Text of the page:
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 (dē-sā′krə-līz′, -săk′rə-)
tr.v. de·sa·cral·ized, de·sa·cral·iz·ing, de·sa·cral·iz·es
To divest of sacred or religious significance.


(diːˈsækrəˌlaɪz) or


vb (tr)
to render less sacred; to secularize


(diˈseɪ krəˌlaɪz, -ˈsæk rə-)

v.t. -ized, -iz•ing.
to remove the sacredness from; secularize.
de•sa`cral•i•za′tion, n.
ThesaurusAntonymsRelated WordsSynonymsLegend:
Verb1.desacralize - transfer from ecclesiastical to civil possession, use, or control
transfer - cause to change ownership; "I transferred my stock holdings to my children"
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References in periodicals archive ?
It was feared that blood would desacralize the holy space and taint the Nyahbinghi grounation for rain.
The pressures to desacralize marriage and to dismantle the institution of the family are dangerous trends which need to be effectively countered by a more vigorous catechesis and a more active evangelical programme.
The government officials and their lawyers who make such arguments, and the judges who accept them, desacralize sacred texts and symbols.
But the individual, his or her purgation notwithstanding, forever remains the community's exemplar of what happens to those who desacralize motherhood.
So the piece is an attempt to deconstruct and talk about these images in a very human way, to deal with them as sacred objects but also to desacralize them.
In these textual dynamics, creativity and imagination play the crucial roles of traditional truth seekers and of depositaries of (oral) collective and sacred memories; that is to say, cultural practices related to language and to the visual image recontextualize tradition in a process of innovation and transformation that guarantees its survival, "it is also the case that the "real" tradition is to break with tradition, to desacralize and actualize it.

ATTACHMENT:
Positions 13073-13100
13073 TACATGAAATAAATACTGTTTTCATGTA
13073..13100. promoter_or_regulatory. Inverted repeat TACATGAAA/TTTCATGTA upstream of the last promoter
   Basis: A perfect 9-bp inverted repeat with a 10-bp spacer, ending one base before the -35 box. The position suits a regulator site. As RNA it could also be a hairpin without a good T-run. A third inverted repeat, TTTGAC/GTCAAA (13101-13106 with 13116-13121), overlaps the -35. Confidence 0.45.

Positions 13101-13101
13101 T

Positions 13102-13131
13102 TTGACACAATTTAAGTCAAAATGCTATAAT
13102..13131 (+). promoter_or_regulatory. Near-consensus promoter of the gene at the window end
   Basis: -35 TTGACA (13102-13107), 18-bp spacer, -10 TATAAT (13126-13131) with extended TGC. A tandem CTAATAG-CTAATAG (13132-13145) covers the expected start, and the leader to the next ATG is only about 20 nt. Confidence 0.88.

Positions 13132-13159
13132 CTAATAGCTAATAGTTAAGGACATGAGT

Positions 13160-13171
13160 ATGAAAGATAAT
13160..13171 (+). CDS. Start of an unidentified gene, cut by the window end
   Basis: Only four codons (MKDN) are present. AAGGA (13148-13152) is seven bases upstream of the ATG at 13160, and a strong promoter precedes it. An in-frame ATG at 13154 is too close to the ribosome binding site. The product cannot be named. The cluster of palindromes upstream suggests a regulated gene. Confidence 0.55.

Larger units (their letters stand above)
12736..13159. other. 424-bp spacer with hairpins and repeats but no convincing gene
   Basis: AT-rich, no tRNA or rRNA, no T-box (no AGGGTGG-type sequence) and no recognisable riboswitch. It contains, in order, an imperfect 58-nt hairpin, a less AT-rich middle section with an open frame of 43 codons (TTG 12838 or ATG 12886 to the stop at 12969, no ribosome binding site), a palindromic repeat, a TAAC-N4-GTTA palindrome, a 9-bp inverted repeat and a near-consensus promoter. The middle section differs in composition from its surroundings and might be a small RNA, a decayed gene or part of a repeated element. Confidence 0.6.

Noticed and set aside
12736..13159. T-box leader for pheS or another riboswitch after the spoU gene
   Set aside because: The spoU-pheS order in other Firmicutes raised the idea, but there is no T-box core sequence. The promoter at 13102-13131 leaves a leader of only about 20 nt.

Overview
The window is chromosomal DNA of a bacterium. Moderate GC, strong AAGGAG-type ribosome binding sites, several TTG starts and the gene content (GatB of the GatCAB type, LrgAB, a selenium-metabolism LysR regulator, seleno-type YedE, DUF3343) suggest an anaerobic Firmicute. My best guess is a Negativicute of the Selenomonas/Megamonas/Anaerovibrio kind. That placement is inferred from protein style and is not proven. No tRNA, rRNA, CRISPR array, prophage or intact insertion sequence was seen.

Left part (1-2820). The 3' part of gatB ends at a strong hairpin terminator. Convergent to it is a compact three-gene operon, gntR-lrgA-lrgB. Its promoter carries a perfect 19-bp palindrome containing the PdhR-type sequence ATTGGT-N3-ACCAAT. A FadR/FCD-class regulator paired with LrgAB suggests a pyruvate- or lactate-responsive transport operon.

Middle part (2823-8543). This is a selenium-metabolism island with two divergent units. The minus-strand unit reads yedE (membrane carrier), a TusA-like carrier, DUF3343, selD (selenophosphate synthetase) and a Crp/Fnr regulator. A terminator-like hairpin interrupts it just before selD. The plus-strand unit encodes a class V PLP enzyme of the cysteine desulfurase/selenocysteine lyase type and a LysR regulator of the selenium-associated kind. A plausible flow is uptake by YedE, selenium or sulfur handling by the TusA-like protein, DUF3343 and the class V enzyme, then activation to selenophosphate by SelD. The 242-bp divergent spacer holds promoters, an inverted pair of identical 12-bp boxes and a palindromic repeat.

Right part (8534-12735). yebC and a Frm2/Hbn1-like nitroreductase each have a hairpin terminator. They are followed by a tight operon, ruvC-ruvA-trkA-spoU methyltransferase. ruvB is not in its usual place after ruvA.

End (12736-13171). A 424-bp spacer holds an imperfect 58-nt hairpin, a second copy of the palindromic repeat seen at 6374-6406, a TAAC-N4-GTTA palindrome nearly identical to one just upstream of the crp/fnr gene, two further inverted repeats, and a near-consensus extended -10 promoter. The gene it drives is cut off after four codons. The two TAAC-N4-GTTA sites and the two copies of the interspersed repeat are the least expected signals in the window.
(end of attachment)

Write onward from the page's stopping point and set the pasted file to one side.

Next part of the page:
Between them, these two exclusions operate to desacralize the death of the bare life, stripping it of any significance.
Indeed, he seeks to create plays and poems which resist banal vulgarization in the face of our increasingly bourgeois societies, which, according to him, continue to desacralize the world.
In order to desacralize, to liberate the testimony, both of them suggest adhering to the specific, to the little fact, to the trivial detail.
The book's conclusion, "Liturgy in Literature, or Early Modern Literary Theory and the Christian Legitimate Marvellous," returns to the polemical theme with which the book began, refutation of those scholars who would desacralize the early modern world and affirmation of the continuing belief in God, angels, and demons.
2) Some commentators focus on Hoekendijk's presentation at the 1960 conference of the World Student Christian Federation in Strasbourg, in which he urged participants to desacralize the church and to recognize that Christianity is a secular movement; they called these ideas "extravagant nonsense.
As parts of nature come under our control, we desacralize them, turning them into mere utilities.